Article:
to link physical unattractiveness to criminal conduct, self-derogation
and general strain theories can explain this relationship. Self-derogation
theory asserts that youth who are ridiculed by peers lose self-esteem
and the motivation to conform (Kaplan 1980). General strain theory
claims that repeated "noxious," unwanted interactions
produce disappointment, depression, frustration, and anger (Agnew
1992). Both theories see delinquency and crime as means of retaliation
that boosts one's self-worth or vents one's anger. Certainly,
unattractive youths are prime candidates for noxious ridicule
that results in low self-esteem and emotional strain.
Only a handful
of modern studies have tested the relationships among attractiveness,
criminal behavior, and perceptions about crime. Saladin, Saper,
and Breen (1988), for example, asked 28 students in one undergraduate
psychology class to judge the physical attractiveness of a group
of photographs of young men. Forty students in another psychology
class were asked to examine the same photographs and then assess
the probability that those pictured would commit either robbery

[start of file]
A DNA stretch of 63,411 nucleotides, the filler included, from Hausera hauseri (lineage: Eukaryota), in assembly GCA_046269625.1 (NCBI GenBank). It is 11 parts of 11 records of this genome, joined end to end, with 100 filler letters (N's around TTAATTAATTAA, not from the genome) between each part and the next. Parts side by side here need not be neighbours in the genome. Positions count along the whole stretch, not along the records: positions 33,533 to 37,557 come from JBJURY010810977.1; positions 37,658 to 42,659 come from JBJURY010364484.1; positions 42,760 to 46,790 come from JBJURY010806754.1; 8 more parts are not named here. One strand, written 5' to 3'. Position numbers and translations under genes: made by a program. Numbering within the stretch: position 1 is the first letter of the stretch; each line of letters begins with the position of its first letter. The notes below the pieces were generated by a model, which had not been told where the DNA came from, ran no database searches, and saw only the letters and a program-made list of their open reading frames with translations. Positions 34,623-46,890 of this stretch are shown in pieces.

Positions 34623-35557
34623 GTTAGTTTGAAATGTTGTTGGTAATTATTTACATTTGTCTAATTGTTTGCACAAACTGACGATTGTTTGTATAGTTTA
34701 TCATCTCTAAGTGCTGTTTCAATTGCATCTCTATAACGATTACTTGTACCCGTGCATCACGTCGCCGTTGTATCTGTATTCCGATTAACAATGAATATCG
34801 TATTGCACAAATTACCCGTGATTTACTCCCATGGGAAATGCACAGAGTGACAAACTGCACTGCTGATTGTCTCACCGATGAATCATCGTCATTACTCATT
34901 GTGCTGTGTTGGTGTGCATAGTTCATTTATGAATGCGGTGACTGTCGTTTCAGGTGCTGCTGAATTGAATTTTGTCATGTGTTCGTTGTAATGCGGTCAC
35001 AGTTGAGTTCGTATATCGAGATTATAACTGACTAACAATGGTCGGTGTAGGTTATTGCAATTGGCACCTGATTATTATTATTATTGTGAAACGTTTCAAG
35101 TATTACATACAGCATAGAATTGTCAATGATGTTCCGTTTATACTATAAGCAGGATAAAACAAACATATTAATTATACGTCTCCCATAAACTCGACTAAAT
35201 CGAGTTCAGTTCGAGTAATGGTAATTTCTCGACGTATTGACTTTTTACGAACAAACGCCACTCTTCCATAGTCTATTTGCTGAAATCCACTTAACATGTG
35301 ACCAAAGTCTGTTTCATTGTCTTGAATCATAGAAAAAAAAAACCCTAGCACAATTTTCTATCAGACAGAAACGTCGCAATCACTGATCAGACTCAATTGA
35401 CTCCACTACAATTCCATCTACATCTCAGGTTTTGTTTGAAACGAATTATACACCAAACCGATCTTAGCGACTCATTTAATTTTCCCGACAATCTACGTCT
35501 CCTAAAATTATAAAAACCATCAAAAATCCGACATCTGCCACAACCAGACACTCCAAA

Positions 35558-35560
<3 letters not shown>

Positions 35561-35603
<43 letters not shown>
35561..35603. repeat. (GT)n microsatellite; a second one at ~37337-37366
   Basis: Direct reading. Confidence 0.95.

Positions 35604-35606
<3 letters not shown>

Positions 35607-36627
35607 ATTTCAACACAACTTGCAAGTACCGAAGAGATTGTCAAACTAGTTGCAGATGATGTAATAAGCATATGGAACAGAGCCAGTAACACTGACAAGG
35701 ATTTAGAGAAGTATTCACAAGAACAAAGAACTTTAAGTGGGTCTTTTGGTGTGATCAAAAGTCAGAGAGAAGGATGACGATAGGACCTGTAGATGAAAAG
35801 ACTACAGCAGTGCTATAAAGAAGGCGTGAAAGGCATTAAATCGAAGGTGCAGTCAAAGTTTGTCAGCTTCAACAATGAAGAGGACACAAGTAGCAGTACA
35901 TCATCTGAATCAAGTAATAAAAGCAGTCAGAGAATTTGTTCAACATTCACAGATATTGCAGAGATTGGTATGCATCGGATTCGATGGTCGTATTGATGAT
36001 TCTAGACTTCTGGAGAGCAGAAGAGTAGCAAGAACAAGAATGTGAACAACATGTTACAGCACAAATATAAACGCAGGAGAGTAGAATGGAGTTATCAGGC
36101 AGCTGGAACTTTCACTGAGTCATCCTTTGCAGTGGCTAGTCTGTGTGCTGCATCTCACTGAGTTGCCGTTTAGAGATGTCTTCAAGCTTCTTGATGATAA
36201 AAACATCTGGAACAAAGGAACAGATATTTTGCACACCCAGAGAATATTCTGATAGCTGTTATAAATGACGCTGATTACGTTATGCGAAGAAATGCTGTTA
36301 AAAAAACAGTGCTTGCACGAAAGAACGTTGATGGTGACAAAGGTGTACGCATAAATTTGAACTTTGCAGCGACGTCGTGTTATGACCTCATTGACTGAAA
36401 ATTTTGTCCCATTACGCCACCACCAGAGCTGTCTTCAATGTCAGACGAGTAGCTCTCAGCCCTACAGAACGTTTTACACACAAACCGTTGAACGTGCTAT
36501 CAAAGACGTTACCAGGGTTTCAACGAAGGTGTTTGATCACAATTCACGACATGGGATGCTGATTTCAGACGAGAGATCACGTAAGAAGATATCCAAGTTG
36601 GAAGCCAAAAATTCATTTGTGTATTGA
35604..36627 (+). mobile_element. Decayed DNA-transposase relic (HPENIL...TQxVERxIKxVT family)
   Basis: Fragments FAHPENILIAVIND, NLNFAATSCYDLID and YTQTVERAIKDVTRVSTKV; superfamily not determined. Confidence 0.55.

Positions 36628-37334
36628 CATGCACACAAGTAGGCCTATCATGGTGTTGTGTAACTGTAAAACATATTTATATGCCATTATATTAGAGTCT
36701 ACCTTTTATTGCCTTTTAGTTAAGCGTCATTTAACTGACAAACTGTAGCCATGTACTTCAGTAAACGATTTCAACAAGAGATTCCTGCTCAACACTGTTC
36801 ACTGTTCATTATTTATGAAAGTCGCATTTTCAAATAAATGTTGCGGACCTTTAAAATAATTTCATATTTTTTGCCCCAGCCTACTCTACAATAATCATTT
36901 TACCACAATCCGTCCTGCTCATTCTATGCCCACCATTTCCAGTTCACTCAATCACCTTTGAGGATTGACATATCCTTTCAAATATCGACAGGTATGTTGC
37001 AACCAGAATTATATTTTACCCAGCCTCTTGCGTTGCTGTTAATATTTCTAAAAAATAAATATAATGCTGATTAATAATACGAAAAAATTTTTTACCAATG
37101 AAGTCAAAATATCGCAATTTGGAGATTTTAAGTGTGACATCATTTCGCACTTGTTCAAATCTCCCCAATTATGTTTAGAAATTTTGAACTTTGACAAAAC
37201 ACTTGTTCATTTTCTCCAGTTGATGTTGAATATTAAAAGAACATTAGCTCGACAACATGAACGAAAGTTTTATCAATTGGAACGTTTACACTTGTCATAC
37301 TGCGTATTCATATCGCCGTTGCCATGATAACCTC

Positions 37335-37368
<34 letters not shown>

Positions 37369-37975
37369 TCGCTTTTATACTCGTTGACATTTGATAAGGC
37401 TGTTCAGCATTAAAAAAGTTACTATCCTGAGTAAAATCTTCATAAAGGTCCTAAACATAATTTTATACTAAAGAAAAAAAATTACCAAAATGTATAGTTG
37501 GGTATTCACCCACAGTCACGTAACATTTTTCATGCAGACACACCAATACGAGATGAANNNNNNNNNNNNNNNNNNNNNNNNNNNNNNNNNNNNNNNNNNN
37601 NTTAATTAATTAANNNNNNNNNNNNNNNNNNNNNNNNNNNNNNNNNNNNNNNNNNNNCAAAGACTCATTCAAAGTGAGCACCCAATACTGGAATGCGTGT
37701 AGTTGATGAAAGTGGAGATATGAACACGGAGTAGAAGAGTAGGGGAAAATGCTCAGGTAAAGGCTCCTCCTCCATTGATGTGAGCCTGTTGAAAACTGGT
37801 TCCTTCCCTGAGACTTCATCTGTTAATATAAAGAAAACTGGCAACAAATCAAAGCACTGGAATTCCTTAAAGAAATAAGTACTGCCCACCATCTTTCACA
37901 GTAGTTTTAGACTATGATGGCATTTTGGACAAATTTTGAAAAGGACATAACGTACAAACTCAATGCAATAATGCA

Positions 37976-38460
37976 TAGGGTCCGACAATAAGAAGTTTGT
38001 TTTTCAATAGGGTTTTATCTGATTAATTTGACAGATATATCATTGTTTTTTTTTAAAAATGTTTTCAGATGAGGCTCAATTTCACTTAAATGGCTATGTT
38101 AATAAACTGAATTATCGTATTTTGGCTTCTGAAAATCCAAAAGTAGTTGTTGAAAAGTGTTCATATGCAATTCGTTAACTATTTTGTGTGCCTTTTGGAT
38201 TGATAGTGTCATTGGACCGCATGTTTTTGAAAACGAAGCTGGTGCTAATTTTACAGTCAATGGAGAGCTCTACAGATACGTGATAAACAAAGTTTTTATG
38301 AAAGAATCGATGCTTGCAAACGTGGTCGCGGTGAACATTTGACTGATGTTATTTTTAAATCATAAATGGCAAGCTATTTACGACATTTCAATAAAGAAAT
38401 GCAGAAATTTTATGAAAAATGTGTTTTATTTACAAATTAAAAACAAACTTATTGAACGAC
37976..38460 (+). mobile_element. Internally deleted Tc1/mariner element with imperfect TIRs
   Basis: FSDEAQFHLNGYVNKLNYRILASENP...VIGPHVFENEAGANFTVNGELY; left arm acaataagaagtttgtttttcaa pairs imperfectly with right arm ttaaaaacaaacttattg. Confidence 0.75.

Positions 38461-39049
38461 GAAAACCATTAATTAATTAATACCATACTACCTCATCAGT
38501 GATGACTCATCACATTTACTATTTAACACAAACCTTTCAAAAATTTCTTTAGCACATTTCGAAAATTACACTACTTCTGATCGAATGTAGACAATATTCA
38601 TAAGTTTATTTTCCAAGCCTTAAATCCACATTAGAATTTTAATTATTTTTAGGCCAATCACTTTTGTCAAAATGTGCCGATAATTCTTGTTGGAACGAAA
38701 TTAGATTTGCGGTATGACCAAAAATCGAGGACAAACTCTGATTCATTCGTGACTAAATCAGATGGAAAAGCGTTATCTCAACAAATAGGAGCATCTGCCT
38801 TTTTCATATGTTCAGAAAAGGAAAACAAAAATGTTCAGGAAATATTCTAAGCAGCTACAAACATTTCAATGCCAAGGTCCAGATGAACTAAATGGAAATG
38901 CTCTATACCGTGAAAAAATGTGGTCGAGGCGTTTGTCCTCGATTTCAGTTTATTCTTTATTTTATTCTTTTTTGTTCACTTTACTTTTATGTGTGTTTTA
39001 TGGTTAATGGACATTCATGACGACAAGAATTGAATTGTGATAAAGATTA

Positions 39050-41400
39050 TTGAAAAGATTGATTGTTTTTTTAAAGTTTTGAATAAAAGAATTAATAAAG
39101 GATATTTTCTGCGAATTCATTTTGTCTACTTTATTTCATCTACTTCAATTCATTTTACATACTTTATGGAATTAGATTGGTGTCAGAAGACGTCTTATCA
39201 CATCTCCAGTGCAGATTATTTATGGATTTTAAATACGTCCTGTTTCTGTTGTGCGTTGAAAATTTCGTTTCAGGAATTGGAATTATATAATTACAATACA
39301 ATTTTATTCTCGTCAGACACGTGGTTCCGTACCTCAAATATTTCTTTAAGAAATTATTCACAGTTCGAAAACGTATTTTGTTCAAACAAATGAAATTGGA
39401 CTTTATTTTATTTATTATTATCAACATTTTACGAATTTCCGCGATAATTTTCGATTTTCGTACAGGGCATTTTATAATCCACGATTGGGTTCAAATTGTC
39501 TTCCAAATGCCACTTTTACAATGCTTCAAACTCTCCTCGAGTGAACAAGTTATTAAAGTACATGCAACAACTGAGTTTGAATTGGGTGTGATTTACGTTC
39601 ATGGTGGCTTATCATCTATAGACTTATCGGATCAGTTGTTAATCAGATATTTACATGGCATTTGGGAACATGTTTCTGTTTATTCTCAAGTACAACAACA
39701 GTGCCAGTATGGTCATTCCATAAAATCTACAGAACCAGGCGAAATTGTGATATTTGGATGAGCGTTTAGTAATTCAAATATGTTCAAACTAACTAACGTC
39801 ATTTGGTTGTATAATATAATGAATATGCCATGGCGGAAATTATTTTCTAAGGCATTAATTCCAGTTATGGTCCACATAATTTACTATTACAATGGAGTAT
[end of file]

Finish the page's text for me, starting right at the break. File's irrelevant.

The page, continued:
or murder. The researchers found that men rated as less attractive
also were perceived to be prone to commit future violent crimes,
suggesting that unattractive people are more likely to be branded
randomly scrambled 159 photographs of young men incarcerated in
juvenile reformatories with 134 photographs of male high school
seniors (Cavior and Howard 1973). College sophomores in psychology
courses were asked to rate the facial attractiveness of these
youth. Significantly more high school seniors were judged attractive
than males from the reformatories.
In the fascinating
policy-oriented research that became the basis for the movie Johnny
Handsome, surgeons performed plastic surgery to correct deformities
and disfigurements (e.g., protruding ears, broken noses, unsightly
tattoos, and needle track marks from intravenous drug use) on
the faces, hands, and arms of 100 physically unattractive men
at the time of their release from Rikers Island jail in New York
City (Kurtzberg et al. 1978). These ex-convicts were matched against
a control group of equally unattractive inmates released from
the jail who received no reconstructive surgery. When the researchers
compared recidivism rates one-year later, those who received the
surgery had significantly fewer rearrests. Apparently, improved